Gensan to issue biz permits in just 2 hours

January 3 2018, 8:38 pm Updated on November 29, 2023, 11:50 pm

GENERAL SANTOS CITY -- The city government has unveiled an enhanced Business Permits and Licensing System (BPLS) that will allow the issuance of business permits in two hours or even less.

Dubbed as FAST, which stands for Friendly, Accessible, Simple and Timely, the new system was formally rolled out on Wednesday with the start of the annual registration and renewal of business permits here that will run until Jan. 20.

Geraldine Zamora, chief of the Business Permits and Licensing Division, said they had further streamlined the processes in the renewal and application of local business permits to fast track their issuance.

From the previous 15 steps, which usually take two to three days to complete, she said they had cut down the process to just three in compliance with the guidelines set by the national government.

She was referring to Joint Memorandum Circular 01, series of 2016 issued by the Department of Trade and Industry, Department of the Interior and Local Government and Department Information and Communications Technology.

Under the new system, Zamora said the process only involves the filing and assessment, payment and the then the claiming of business permits.

“Our original target was to have the business permits released in 40 minutes to one hour but since this is a new system, we (are) giving it at least two hours,” she said in a media forum.

The official said among the major changes was the setting of the basic requirements for application and renewal to just the barangay clearance and the unified form.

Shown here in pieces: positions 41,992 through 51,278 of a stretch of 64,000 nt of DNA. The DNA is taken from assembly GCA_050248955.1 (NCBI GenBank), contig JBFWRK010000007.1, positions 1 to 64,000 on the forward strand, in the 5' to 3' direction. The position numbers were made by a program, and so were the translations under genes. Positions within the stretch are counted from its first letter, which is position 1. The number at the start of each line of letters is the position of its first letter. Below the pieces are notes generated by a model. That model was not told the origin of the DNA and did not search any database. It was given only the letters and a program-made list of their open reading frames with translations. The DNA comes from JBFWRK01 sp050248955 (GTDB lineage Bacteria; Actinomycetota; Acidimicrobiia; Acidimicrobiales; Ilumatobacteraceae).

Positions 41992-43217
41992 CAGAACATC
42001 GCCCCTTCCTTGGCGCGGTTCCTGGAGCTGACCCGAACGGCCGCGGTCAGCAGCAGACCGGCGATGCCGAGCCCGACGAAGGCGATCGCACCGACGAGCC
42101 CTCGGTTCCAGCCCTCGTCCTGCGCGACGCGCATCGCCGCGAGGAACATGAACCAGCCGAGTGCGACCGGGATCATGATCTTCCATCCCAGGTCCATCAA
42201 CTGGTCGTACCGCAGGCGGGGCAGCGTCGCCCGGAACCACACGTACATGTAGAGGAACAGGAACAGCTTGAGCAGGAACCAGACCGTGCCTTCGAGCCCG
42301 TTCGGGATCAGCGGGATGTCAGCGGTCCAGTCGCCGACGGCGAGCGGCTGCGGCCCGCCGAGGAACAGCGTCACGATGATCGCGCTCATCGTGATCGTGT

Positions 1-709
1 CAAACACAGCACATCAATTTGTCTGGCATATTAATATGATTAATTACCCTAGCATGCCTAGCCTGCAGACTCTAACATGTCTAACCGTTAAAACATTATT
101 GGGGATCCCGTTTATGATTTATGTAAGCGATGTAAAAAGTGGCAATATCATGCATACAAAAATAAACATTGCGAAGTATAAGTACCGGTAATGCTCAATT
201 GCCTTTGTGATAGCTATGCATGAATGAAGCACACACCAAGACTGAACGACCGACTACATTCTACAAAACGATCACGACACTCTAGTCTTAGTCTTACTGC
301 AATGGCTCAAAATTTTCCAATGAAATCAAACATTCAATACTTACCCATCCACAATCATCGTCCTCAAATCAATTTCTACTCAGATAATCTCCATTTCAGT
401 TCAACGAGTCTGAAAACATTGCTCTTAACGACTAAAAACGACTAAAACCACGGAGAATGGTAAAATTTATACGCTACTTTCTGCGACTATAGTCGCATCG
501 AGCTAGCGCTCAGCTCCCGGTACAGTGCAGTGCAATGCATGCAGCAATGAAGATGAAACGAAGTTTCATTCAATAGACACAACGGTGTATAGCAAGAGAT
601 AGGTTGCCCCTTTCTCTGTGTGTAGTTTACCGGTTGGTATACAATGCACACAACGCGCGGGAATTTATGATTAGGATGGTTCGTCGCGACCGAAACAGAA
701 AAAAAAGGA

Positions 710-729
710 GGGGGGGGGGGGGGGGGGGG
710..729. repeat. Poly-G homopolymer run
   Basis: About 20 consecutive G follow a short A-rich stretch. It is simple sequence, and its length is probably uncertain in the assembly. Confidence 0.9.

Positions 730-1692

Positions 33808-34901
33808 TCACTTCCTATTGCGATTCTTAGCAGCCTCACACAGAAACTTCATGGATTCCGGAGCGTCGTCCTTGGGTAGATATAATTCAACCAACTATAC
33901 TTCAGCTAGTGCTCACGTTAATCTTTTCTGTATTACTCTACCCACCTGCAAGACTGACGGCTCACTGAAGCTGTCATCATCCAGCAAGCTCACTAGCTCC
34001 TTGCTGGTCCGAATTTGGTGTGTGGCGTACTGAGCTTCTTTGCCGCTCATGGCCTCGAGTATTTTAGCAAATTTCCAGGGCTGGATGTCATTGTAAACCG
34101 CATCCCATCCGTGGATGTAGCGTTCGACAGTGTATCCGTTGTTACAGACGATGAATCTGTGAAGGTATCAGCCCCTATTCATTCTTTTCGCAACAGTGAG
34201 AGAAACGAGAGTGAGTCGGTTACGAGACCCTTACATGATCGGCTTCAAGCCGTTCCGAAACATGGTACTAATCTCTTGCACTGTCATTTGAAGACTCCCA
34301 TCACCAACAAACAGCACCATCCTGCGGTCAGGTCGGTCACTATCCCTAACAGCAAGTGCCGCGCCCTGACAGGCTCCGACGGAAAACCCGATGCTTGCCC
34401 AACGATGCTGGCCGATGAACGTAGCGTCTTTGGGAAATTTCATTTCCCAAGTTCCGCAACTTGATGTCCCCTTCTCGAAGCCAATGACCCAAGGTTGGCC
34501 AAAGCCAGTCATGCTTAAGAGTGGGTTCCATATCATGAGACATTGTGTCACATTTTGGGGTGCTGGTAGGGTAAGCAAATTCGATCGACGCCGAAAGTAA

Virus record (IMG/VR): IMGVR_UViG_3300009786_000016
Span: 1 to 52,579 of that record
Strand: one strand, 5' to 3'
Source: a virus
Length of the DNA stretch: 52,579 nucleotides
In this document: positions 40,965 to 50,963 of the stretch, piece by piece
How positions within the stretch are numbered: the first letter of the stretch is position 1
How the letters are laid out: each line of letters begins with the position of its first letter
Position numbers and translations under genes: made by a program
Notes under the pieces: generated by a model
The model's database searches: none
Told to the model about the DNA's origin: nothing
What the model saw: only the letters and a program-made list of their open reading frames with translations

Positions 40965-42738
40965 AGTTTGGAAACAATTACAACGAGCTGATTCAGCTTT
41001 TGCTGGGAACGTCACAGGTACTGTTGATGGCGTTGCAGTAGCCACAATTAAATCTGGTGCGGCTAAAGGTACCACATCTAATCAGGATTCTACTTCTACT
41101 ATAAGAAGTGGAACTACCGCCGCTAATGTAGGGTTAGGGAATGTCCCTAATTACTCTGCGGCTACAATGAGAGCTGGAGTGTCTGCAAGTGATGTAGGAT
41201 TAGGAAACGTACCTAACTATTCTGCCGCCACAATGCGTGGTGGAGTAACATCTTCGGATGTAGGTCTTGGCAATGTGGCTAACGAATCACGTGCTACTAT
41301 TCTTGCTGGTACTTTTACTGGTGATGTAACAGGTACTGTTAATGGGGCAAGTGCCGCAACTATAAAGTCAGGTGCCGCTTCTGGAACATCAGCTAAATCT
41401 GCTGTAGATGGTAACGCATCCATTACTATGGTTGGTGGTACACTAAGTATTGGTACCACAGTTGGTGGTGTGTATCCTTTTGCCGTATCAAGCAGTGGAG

She said they also simplified the assessment of gross sales by allowing the immediate approval of declarations of 15 percent and above.

Under the previous system, the review and assessment of gross sales of business took two to three days, she said.

Aside from these, she said they also implemented the automated or computerized transfer and sharing of documents in all city government offices involved in the issuance of business permits.

Zamora clarified that the basic clearances required in the previous system still remained but are no longer required during the renewal and registration period.

She said business owners are required to complete within 90 days the necessary clearances such as those issued by the Bureau of Fire Protection, Office of the Building Official, Pagibig Fund, Social Security System and the Philippine Health Insurance Corp. or PhilHealth.

Except for PhilHealth, she said all local government and national government agencies issuing the clearances would be available in the one-stop-shop situated at the city’s Investment Center during the processing period.

The city government crafted the new BPLS with technical assistance from the United States Agency for International Development’s (USAID) Strengthening Urban Resilience for Growth with Equity (SURGE) Project for the initiative.

The city is among the current recipients of the $47.8 million SURGE Project, which aims to further enhance economic development in various key cities in the country.

The five-year project, which is a component of USAID’s Cities Development Initiative, “assists cities and adjacent areas to plan effectively, guarantee basic public services, reduce business transaction costs, promote competitiveness, support sustainable development, and reduce disaster and climate change risks while ensuring inclusive and sustainable growth.” (PNA)